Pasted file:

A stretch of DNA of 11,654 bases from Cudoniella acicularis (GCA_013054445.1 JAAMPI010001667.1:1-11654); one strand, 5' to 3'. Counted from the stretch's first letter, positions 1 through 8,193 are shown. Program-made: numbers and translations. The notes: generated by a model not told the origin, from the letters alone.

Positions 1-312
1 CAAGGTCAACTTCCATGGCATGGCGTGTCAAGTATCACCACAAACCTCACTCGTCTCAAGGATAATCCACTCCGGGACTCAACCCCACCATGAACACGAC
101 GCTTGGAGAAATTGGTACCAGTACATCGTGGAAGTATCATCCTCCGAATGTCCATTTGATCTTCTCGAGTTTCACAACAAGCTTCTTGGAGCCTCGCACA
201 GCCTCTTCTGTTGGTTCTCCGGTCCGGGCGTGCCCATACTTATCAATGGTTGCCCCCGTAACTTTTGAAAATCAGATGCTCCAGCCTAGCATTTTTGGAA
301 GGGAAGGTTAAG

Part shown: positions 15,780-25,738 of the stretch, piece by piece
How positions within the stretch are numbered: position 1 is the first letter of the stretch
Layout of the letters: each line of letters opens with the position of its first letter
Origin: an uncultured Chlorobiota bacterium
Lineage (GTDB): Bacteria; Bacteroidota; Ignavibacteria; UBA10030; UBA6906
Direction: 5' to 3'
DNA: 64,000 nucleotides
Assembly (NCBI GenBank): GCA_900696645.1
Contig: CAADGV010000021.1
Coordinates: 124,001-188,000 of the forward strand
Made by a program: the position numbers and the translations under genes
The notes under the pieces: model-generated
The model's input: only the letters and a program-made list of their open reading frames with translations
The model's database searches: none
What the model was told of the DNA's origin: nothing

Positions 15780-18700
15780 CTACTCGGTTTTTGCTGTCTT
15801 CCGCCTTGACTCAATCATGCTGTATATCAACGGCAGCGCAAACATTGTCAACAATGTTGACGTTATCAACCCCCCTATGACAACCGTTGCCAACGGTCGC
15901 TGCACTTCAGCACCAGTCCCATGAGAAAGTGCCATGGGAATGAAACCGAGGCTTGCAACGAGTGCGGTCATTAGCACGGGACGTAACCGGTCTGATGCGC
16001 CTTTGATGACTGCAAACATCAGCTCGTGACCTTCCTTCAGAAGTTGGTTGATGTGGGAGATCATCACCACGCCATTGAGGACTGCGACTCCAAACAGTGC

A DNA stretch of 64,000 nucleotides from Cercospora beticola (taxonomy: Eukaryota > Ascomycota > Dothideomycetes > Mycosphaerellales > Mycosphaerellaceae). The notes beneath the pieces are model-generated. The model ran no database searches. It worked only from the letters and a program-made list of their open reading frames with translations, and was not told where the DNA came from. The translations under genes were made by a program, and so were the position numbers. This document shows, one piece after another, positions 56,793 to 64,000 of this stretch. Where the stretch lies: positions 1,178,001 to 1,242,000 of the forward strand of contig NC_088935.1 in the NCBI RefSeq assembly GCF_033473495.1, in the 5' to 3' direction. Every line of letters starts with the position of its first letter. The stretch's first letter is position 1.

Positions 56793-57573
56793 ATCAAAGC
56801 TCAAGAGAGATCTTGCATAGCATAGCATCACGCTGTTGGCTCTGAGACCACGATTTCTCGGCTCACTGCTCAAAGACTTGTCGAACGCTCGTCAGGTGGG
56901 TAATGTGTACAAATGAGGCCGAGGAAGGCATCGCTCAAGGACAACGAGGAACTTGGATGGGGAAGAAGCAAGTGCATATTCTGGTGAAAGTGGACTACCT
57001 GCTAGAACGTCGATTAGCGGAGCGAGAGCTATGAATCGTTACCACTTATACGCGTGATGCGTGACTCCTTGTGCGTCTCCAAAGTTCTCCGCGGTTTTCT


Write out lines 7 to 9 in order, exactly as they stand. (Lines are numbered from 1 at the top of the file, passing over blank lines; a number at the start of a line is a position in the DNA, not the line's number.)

Part shown: positions 15,780-25,738 of the stretch, piece by piece
How positions within the stretch are numbered: position 1 is the first letter of the stretch
Layout of the letters: each line of letters opens with the position of its first letter